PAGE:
Moving to

I'm moving to Mostly.

I plan to use that site as a "self-marketing website" of sorts and to manage content in a way that I would otherwise not be able to do on blogger alone.

This blog will stay, ostensibly for more provisional ideas prior to refinement. I'll be gradually moving content (I still like) over to the other website. =)

Saturday, October 1, 2011

Some Ramblings on Privacy and Security

Telecom companies have access to a lot of information on us and our activities. Given a cellular phone connected to a telco's network, that telco is able to store a time series of approximate locations of that phone. By appropriate computational post-processing, this time series can be made even more accurate.

Power companies, too, are able to monitor power usage in our homes, and by trying to solve an appropriate inverse problem, are able to estimate what is going on. This might entail what appliances are present, and what kinds of activities occur at what time.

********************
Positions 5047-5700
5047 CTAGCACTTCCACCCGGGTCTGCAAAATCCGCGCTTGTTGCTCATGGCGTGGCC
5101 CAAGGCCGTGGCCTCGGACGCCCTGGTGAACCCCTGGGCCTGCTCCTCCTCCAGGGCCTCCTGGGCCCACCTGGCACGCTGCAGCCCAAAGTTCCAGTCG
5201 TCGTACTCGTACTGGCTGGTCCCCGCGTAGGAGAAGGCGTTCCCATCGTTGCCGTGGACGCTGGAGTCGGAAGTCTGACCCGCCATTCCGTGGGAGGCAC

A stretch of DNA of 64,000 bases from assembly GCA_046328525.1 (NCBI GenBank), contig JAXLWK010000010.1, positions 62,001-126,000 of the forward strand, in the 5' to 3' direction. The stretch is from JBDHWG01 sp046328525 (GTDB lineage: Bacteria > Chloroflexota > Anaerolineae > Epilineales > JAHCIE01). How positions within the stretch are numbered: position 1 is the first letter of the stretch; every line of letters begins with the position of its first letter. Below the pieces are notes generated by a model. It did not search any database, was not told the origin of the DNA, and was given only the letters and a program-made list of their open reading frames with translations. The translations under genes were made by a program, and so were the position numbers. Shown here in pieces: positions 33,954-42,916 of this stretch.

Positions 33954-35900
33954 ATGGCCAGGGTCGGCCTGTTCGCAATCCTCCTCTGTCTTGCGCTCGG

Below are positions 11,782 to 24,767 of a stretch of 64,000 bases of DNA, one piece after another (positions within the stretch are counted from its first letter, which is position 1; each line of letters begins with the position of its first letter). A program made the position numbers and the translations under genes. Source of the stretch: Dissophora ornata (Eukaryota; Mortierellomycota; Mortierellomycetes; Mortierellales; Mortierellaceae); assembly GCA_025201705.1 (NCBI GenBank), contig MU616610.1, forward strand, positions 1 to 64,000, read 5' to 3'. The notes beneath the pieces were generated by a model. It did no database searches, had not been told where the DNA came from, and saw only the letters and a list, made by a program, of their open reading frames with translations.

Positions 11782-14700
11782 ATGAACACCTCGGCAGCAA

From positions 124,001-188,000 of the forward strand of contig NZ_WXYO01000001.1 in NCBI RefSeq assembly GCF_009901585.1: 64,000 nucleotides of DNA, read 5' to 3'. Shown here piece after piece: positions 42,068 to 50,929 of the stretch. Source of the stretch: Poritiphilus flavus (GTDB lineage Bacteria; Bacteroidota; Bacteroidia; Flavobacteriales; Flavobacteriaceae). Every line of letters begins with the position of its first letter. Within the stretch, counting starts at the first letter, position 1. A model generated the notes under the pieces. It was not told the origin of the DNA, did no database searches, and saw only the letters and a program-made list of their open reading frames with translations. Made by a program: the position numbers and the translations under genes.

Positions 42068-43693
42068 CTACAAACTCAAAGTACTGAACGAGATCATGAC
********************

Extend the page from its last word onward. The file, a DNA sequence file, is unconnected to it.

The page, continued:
The question is, what do we, as a society deem to be reasonable use of that information. In some manner of speaking, we are willing to trade some privacy for security. On one hand, there will be little opposition to the use of cellular phone tracking to pin point the location of terrorists en route to commiting a planned attack. On the other hand, the sale of such information to commercial entities for marketing purposes will be frowned upon by society at large.

Legal and regulatory lines have been drawn, so I will not go into those. However, in the wild west of the global network, one concern is the security of such information. Nefarious parties may get access to such information and use it for their profit. Even more sinisterly, unethical elements in telcos may collude with such nefarious parties to open backdoors to stored data and hence sell private information through a criminal front while hiding the breach.

Storage should be avoided to protect privacy. However, storage is necessary to identify possible terrorists through data mining. It is thus thoroughly annoying that telemarkets turn out to be the proxy elements of terrorists, causing daily disruptions costing millions in lost productivity daily. Once again, the terrorists win.

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